Kenya - Uhuru rejects changes to mobile T-bill investment law

Money Transfer

President Uhuru Kenyatta has rejected changes to the law that would have allowed retail buyers to invest small amounts in State securities, including through mobile phones.

He said the changes suggested were already in the works, with the Central Bank working on a system to allow easier trade in government securities.

The proposed changes to the Central Bank of Kenya Act would have forced the banks’ regulator to lower the minimum amount one can invest in T-bill below the current Sh100,000 and bonds under Sh50,000.

The Central Bank of Kenya (Amendment) Bill 2014 sought “lower minimum investment denominations” in T-bills and bonds without specifying amounts.

The proposed amendments were sponsored by Mukurwe-ini MP Kabando wa Kabando, but were referred back to the House on May 27.

Banks, insurers, and pension funds are the major investors in the government bonds, and the entry of many retailers has the potential of lowering the State interest rates and forcing lenders to channel more cash into the private sector.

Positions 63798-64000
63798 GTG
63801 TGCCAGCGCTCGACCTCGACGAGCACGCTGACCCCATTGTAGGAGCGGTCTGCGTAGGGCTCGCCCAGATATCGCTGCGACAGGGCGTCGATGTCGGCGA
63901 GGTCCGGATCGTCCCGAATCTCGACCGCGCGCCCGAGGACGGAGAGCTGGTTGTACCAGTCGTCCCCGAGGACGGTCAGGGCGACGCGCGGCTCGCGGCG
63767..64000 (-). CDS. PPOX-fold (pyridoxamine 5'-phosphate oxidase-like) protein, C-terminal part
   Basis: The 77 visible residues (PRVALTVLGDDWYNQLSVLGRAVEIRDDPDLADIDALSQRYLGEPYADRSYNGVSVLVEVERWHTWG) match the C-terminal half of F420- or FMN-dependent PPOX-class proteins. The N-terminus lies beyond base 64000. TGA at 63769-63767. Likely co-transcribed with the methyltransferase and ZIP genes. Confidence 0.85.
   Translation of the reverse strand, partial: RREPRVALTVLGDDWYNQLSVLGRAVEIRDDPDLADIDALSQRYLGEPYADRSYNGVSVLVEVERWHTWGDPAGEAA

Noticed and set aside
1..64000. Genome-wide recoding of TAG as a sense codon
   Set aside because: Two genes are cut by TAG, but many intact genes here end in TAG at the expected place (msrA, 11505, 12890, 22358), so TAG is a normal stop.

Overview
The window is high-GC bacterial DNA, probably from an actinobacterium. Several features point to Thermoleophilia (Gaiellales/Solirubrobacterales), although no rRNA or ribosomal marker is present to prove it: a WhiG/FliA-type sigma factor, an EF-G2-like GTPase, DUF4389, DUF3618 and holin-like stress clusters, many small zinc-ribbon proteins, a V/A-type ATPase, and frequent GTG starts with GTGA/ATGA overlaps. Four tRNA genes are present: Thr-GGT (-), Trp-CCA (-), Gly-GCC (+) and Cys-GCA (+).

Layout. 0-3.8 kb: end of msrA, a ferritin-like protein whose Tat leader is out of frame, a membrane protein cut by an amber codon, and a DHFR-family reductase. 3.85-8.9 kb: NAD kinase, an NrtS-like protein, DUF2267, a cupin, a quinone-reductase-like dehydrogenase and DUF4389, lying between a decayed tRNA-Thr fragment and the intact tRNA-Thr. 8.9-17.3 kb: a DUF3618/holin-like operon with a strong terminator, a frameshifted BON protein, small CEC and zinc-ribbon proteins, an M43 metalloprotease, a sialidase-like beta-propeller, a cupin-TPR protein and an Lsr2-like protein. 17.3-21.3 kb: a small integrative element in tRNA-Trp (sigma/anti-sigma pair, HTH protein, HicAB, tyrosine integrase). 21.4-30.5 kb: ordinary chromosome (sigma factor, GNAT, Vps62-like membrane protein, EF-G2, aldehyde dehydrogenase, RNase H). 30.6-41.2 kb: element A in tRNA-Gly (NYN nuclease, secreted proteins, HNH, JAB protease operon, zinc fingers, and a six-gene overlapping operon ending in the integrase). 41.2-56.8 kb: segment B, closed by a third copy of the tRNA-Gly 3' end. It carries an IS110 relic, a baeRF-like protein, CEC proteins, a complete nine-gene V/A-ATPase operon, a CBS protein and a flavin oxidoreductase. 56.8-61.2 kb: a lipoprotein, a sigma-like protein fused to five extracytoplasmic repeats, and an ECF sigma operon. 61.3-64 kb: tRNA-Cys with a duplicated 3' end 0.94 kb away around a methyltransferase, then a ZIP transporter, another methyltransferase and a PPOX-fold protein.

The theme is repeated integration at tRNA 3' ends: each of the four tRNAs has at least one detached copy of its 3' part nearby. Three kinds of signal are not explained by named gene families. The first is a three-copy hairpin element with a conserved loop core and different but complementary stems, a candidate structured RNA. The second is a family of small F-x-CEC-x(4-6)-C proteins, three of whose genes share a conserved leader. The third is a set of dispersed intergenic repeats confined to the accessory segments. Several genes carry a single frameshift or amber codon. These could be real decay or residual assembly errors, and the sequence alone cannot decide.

Mobile phones have grown into a formidable medium of commerce, turning over Sh2.4 trillion last year, and though not related, equivalent of the current national debt.
T-bills and bonds are currently bought from central bank which is the agent of the National Treasury.

However, brokers and banks trade in the instruments at the secondary market.

Mr Muturi also informed MPs of Mr Kenyatta’s rejection of a Bill seeking to have a third of all government contracts allocated to the youth and protected under the law.

The proposals were made through the Public Procurement and Disposal (Amendment) Bill, 2014 by nominated legislator Johnson Sakaja.
Read the full story in Business Daily Africa 11 June 2015